Italy makes deal with Libya, Chad and Niger aimed at cutting down migration

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Italy makes deal with Libya, Chad and Niger aimed at cutting down migration
Migrants disembarking in Italy after being rescued off the Libyan coast. File photo: Giovanni Isolino/AFP

Italy has signed a deal with Libya, Chad and Niger to try to stem the flow of migrants across the Mediterranean by beefing up border controls and creating new reception centres in the African nations.


A joint statement by the interior ministers of the four countries said they had agreed to set up centres in Chad and Niger, key countries of transit for migrants who travel to Libya and on to Italy from sub-Saharan Africa.

The statement, released on Sunday after an Italy-organized meeting in Rome, said the new centres in Chad and Niger, and the existing ones in Libya, would live up to "international humanitarian standards".

Rights groups have slammed the conditions of existing detention centres in crisis-hit Libya and questioned how the West can ensure such "international standards" are met and kept.

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"Libyan legislation criminalizes illegal immigration so it is not clear how these could be reception centres and not detention centres," Mattia Toaldo, a European Council on Foreign Relations expert, said on Monday.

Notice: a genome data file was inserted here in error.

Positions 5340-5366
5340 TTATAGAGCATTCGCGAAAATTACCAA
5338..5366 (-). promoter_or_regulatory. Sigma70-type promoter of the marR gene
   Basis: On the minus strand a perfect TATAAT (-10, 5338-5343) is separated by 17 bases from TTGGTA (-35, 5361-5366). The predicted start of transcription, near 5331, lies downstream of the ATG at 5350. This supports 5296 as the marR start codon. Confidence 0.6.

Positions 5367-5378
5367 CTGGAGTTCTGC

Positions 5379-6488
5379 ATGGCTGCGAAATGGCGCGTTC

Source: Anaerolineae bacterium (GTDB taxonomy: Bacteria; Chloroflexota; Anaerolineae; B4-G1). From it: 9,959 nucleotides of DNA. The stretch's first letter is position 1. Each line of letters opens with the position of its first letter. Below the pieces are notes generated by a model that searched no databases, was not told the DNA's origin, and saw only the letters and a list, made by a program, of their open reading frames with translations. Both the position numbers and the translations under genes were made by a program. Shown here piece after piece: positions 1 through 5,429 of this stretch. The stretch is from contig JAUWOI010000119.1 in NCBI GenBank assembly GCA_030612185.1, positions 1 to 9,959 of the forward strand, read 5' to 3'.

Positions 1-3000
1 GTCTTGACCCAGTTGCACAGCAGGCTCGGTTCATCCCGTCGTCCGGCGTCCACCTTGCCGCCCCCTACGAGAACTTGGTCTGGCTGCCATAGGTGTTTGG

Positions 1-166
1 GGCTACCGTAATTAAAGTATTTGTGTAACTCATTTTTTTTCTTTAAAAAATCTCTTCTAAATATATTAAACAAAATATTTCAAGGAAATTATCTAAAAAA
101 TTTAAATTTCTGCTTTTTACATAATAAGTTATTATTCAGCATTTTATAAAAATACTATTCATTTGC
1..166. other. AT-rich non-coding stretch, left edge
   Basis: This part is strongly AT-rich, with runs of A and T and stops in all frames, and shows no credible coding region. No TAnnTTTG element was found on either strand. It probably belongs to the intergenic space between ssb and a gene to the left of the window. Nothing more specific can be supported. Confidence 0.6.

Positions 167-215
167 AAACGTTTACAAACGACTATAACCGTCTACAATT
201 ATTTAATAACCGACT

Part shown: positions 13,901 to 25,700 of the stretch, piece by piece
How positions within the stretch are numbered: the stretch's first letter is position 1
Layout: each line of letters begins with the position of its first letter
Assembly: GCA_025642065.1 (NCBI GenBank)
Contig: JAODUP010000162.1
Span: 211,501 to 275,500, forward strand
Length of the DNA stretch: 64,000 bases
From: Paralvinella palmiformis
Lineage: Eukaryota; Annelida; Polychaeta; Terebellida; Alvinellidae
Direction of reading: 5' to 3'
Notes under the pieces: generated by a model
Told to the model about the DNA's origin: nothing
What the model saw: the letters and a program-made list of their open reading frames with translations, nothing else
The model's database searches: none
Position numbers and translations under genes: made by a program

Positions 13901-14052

"The establishment of 'reception centres' in Niger and Chad is also questionable: is Europe outsourcing its border control to these countries? If so, in exchange for what amounts of money and coming from where?".

Toaldo also questioned why the deal was made by interior ministers and how they hoped to follow through on a commitment to "promote legal economic development" as an alternative to the wealthy trafficking trade.

Brink of famine

On Sunday the head of the United Nations refugee agency Filippo Grandi urged Libyan authorities to free all asylum seekers and refugees from its detention centres, slamming the conditions as "shocking".

While promising to try to step-up the UNHCR's presence, Grandi said it would take time for political and security reasons. Libya has long been a stepping stone for migrants seeking a better life in Europe. People smugglers have stepped up their lucrative business in the chaos which has engulfed the country since its 2011 revolution.

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Italy registered nearly 50,000 migrant arrivals by sea by mid-April, 97 percent of them from Libya, according to Rome, and the country's own migrant centres have become overcrowded.

The Libyan coastguard is believed to have picked up close to 6,000 migrants attempting the perilous crossing this year and returned them to Libya, according to the International Organization for Migration (IOM).

Nigerians have made up the largest group of people fleeing for Italy since January. Two million people are teetering on the brink of famine in the country's northeast, home to the notoriously ruthless Boko Haram.

The jihadist group launched an uprising there in 2009 which has since spilled over into neighbouring Chad and Niger.

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Photo: AFP



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